In Kerala, particularly in the northern districts, you can already spot fortified police stations – the kind you may have seen in Kashmir or Chhattisgarh. This is a recent development. Even though Kerala was once a fertile land for violent Naxal activity in the 1960s and 70s, the state and the police had crushed it in the following decades. The state was then believed to be ‘Naxal-free’. Many prominent Naxal leaders of those years such as K Venu, Civic Chandran, Philip M Prasad and others openly expressed their disenchantment with the Naxalite movement. In 1998, nearly 28 years after the killing of A Varghese, Kerala’s most celebrated Naxal leader, the state witnessed an unprecedented confession by a former police constable who admitted that Varghese had been killed in a fake encounter. In a first in the country, Kerala convicted a former top cop, K Lakshmana, in 2010 for ordering Varghese’s murder, sentenced him to life imprisonment, and directed him to pay a fine of Rs 10,000 to Varghese’s family. (Lakshmana was later released from jail by a government order under the provisions of the Kerala Prisons Rules 1958, according to which persons who were aged above 75 years and were in poor health could be released.)

Tushar Sarathi and Jaison Cooper, who were arrested on January 18, 2015, have been leading a human rights group called Janakeeya Manushyavakasa Prasthanam, the stated mission of which is to fight “state oppression and exploitation of the marginalized sections of the society.” Sarathi was picked up by the police after he held a press conference in Kozhikode condemning the police’s ‘Maoist’ hunts, while Cooper was arrested from his office in Kochi.The police invoked sections of the controversial Unlawful Activities Prevention Act (UAPA) against the two activists, along with the other people arrested. Sarathi and Cooper’s case invited sharp criticism against the way in which the police deal with ‘Maoist cases’.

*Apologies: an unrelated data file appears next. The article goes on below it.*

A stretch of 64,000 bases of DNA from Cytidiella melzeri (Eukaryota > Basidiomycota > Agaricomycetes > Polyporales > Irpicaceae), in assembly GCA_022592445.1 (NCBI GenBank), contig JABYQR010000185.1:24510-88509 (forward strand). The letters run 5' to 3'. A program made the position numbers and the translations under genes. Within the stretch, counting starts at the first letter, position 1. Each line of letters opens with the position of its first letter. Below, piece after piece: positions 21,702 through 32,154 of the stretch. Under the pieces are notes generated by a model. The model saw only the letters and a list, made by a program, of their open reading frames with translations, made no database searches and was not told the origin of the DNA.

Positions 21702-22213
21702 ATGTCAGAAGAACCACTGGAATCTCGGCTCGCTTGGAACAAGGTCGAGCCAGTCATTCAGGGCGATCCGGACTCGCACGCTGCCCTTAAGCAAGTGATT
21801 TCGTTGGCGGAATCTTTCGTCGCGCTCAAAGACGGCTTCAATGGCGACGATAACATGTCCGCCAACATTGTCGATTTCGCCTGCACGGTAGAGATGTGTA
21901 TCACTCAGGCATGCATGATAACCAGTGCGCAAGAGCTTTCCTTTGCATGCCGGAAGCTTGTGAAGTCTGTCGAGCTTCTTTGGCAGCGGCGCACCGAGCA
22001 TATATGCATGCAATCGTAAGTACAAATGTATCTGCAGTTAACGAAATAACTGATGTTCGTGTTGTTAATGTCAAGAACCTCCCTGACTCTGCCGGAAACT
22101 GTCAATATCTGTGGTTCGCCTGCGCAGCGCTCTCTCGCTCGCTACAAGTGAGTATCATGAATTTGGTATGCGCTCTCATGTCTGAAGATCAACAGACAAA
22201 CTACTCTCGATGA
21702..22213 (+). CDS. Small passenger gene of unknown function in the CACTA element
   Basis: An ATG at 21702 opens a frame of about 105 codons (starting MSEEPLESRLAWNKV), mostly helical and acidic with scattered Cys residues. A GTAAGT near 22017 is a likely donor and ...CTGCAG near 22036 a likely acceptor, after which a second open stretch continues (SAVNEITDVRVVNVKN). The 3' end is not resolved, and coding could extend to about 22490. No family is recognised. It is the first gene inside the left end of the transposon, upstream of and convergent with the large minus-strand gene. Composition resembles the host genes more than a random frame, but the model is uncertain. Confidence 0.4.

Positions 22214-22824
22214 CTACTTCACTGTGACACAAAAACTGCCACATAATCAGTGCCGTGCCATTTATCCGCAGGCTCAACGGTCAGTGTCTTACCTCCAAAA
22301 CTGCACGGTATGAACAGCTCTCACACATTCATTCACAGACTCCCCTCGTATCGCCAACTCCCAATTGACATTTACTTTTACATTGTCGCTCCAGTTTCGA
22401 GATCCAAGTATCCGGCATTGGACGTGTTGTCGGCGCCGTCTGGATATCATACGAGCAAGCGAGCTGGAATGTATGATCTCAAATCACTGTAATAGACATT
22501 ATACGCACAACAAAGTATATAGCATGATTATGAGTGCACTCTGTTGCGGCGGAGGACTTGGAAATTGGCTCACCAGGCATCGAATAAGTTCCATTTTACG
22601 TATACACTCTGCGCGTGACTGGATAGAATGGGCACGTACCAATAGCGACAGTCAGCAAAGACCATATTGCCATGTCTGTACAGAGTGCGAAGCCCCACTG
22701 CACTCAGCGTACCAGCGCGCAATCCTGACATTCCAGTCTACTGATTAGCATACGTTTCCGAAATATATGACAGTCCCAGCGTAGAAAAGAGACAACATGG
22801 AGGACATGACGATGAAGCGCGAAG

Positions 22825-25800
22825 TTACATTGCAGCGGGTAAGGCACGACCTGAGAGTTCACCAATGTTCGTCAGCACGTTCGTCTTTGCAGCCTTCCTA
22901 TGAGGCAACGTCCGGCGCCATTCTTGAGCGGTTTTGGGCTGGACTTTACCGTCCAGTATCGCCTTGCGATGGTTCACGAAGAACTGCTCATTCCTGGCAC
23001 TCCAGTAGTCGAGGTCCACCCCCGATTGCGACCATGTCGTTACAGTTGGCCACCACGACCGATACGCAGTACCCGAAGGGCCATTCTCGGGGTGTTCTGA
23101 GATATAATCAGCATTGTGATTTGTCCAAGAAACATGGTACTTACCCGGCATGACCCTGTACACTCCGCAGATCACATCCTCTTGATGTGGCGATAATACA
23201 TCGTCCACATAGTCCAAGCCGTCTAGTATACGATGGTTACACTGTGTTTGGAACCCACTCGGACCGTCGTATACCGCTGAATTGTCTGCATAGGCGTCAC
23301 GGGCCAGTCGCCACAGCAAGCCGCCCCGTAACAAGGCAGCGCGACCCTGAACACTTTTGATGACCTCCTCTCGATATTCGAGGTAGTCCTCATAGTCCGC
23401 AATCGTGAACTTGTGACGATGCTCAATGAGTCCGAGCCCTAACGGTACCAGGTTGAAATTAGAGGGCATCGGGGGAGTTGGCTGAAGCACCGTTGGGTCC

This new wave of targeting ‘Maoists’ in Kerala began in December 2007, when talk of Naxal activities came back to the state when the police under the Left Democratic Front (LDF) government arrestedan Andhra Maoist leader, Malla Raji Reddy, and his wife in Angamali town. The home minister at the time, Kodiyeri Balakrishnan, announced that Naxal leaders were traveling into and out of Kerala for meetings. Based on intelligence, the subsequent United Democratic Front (UDF) government started taking more measures to curb the Maoist movement, including creating Kerala Thunderbolts, a special commando wing, in August 2012.

In December 2012, the police arrested a group of people including two minor girls for allegedly conducting a meeting of Maoists in a lodge in Mavelikkara in Alappuzha district. The two girls were the daughters of a Maoist couple Roopesh and Shyna, who had been on the wanted list ever since they had been accused of harboring Malli Raji Reddy. Roopesh and Shyna (who had been an upper division clerk in the Kerala High Court) had been active in organizing trade unions, particularly in the Special Economic Zone. In 2008, Shyna, her two young daughters and a group of activists from Nandigram, West Bengal, had been arrested from the couple’s home. When they were released the couple went underground, leaving the children behind with their grandmother. In 2012, when the children were detained by the police along with others accused of conducting a Maoist meeting, there was considerable outrage in the state.